30 hikers call for help after suffering heat exhaustion; hiking safety tips

ST. GEORGE – Emergency crews were called in to locate a group of 30 hikers suffering from heat exhaustion Monday evening after attempting to hike an area about 6 miles west of Gunlock and 20 miles northwest of St. George.

The group of students, from the University of Arizona, were in the area for a few days to map the surrounding area, Washington County Sheriff’s Chief Deputy Shauna Jones said.

The group set out at approximately 5:30 a.m. to hike Square Top Mountain – an area east of where they were camping – which reaches 7,050 feet at the summit.

As the majority of the group began to make their return back to camp, Jones said four other members of the group decided to go further.

“When the majority of the group returned to camp, the other four were overdue,” Jones said. “The main party was informed the four had run out of water and were having a difficult time returning to camp.”

At approximately 6 p.m., a call was made to the St. George Communication Center reporting that the group of hikers were all suffering from heat exhaustion, some more severe than others. The caller, unfamiliar with the area, had a difficult time explaining where the group was located.

Search and Rescue volunteers responded to assist a group from the main party who went to locate and assist the four people who were unable to return to camp, Jones said. The group was well equipped, but the four people ran out of water and needed assistance.

By 7:05 p.m., all of the hikers were accounted for and Search and Rescue and emergency services were initially called off. However, at 7:35 p.m., an ambulance was requested to turn back around for two men, 21 and 22 years of age, showing signs of heatstroke.

No serious injuries were reported, Jones said.

Heat exhaustion

Heat exhaustion is less severe than heat stroke and includes two types: water depletion and salt depletion. In cases of water depletion, extreme thirst, weakness, fainting and headache are common. Salt depletion symptoms include nausea, vomiting, dizziness and muscle cramps.

If the symptoms are not addressed swiftly, heat exhaustion can lead to heatstroke.


Heatstroke is a medical emergency and can kill or cause damage to the brain and other internal organs. Many will find their body progresses from dehydration to heat exhaustion, and eventually to heatstroke. Heatstroke symptoms include: throbbing headache; dizziness and light-headedness; lack of sweating despite the heat; red, hot, and dry skin; muscle weakness or cramps; nausea and vomiting; rapid heartbeat, which may be either strong or weak; rapid, shallow breathing; behavioral changes such as confusion, disorientation, or staggering; seizures; and unconsciousness.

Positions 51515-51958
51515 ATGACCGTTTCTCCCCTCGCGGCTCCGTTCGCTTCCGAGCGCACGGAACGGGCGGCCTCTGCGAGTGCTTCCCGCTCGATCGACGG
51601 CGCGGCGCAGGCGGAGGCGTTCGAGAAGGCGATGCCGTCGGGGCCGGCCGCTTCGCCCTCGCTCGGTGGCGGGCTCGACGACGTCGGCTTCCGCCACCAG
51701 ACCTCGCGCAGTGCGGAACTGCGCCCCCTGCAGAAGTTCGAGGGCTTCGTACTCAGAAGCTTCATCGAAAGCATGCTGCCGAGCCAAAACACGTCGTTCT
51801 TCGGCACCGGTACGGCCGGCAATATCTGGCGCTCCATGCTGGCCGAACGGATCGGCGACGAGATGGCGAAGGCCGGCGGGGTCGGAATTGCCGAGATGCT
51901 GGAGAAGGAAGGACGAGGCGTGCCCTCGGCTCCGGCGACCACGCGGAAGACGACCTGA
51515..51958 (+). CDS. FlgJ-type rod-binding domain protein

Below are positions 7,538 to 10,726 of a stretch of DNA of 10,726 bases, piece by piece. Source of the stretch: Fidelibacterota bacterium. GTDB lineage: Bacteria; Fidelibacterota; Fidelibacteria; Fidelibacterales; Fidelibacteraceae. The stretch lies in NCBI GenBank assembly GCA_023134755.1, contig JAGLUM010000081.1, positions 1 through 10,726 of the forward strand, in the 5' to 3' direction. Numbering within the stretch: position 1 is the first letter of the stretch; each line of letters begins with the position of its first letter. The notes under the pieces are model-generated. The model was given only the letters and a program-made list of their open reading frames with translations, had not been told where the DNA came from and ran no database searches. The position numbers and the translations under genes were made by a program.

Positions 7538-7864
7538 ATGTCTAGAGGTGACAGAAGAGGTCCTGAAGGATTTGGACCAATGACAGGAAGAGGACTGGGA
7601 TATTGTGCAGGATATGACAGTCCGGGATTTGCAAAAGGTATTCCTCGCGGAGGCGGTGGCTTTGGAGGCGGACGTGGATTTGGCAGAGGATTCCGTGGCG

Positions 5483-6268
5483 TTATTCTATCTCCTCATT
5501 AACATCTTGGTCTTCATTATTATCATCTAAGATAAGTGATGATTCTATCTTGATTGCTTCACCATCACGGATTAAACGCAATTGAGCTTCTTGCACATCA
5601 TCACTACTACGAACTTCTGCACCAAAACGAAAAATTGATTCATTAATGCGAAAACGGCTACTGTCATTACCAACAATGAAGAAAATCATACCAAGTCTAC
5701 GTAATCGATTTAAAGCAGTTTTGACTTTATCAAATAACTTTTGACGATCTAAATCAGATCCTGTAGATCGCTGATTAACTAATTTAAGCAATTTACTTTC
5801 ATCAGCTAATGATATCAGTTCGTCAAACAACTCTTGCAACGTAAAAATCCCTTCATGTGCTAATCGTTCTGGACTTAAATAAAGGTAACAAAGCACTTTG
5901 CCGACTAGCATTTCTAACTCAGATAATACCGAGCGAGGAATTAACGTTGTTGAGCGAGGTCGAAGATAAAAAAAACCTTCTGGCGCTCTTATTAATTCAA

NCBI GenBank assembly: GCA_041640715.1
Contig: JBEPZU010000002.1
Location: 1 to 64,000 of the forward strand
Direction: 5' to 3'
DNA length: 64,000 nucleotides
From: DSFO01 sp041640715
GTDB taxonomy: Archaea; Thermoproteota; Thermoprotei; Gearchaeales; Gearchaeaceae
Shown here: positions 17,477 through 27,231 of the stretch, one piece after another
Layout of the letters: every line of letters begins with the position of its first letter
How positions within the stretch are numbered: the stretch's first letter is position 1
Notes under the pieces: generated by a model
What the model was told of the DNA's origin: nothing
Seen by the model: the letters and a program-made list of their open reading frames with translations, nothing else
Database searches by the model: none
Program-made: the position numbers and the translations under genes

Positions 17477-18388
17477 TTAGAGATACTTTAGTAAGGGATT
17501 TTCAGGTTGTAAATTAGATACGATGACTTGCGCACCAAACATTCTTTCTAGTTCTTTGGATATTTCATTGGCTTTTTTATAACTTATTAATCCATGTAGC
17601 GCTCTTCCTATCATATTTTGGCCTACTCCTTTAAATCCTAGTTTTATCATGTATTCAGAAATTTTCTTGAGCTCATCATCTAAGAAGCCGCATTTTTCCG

If you suspect someone is experiencing the symptoms of heatstroke, call 911 immediately. If possible, cool the individual with ice packs or water, and administer first aid.


Hydrating is the intake or absorption of necessary fluids. Water is the best fluid, unless there is strenuous exertion or other unusual circumstances. The following are some key points to insure proper hydration:

  • Take plenty of water on your hike.
  • Don’t wait until you’re thirsty. Thirst is not the best indicator that you need to drink, it is an indicator that you are already behind on fluids.
  • Hydrate and rehydrate before, during and after activity. Fluid losses increase as the body sweats.

How to prepare to hike safely and to be found when lost or injured

Preparation by the wilderness hiker including knowing one’s own limitations is the most effective measure to avoid mishaps, keep from getting lost and to ensure being found when things go wrong.

  • Develop a knowledge of reading maps and wayfinding using landmarks
    • Setting cairns – piles of marker rocks – can be helpful but beware that another’s cairn may misdirect you; note: setting cairns on some public lands may be prohibited
  • Prepare for and maintain proper hydration and fueling with water and food – even hydrate and load up with fuel foods days in advance
  • Leave an itinerary with relatives or friend
  • Read all available materials on the area prior to hiking
  • Consult with BLM staff and other outfitters and guides on recreating in the area
  • Know your own limitations, health conditions, abilities, and body’s reaction to extreme heat and other weather conditions
  • Hydrate
  • Watch for symptoms of dehydration in yourself and those you are hiking with: fatigue, lightheadedness, dizziness, dark yellow urine, increased heart rate, skin loses elasticity, overheating, muscle cramps, constipation, loss of tears, parched throat and lips
  • Wear bright clothing that can be easily spotted, not camouflage or muddy colors: Bright blue, bright or fluourescent lime greens and oranges, even reds are more easily spotted
  • Carry or wear a bright handkerchief or scarf that you can wave at a search team and helicopter
  • Carry a small flashlight, even in daytime a small flashlight can deliver a glint that catch attention
  • Carry a small mirror or anything that will reflect a glint that can catch a helicopter pilot’s eye
  • Carry a GPS tracking device; these may operate where cell service will not – if you set a waypoint at the trailhead, even at points along the way, you can follow the device’s arrows to find your way back using the device
  • Those who hike often might consider using a Spot Locator device and service, when injured or lost you press a button which signals the company, which notifies the nearest Sheriff’s office of your exact location

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Copyright St. George News, SaintGeorgeUtah.com LLC, 2014, all rights reserved.

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